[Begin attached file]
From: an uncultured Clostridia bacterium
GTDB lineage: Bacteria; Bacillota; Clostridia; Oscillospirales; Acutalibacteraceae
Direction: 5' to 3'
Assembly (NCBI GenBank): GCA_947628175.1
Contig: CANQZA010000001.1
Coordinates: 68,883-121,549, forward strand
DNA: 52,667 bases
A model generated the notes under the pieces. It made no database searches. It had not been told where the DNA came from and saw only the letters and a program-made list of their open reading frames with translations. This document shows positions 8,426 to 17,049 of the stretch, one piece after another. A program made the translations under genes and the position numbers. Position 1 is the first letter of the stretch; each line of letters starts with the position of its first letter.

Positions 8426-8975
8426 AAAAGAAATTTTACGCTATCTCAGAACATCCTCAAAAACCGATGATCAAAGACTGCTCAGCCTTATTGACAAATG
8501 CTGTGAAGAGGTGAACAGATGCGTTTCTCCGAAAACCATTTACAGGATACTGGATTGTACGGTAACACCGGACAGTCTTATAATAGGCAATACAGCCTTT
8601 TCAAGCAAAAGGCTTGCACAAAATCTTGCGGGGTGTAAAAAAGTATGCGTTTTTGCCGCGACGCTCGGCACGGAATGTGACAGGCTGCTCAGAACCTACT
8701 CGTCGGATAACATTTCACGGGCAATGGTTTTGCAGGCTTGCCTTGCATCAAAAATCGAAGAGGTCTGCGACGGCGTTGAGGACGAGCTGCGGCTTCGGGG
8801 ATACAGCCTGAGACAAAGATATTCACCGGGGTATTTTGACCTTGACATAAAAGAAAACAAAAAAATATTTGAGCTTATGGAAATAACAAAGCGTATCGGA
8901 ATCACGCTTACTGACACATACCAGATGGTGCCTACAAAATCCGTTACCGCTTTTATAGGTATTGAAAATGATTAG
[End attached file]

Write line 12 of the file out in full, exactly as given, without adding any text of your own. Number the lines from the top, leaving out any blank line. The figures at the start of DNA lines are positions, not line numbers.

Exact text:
8601 TCAAGCAAAAGGCTTGCACAAAATCTTGCGGGGTGTAAAAAAGTATGCGTTTTTGCCGCGACGCTCGGCACGGAATGTGACAGGCTGCTCAGAACCTACT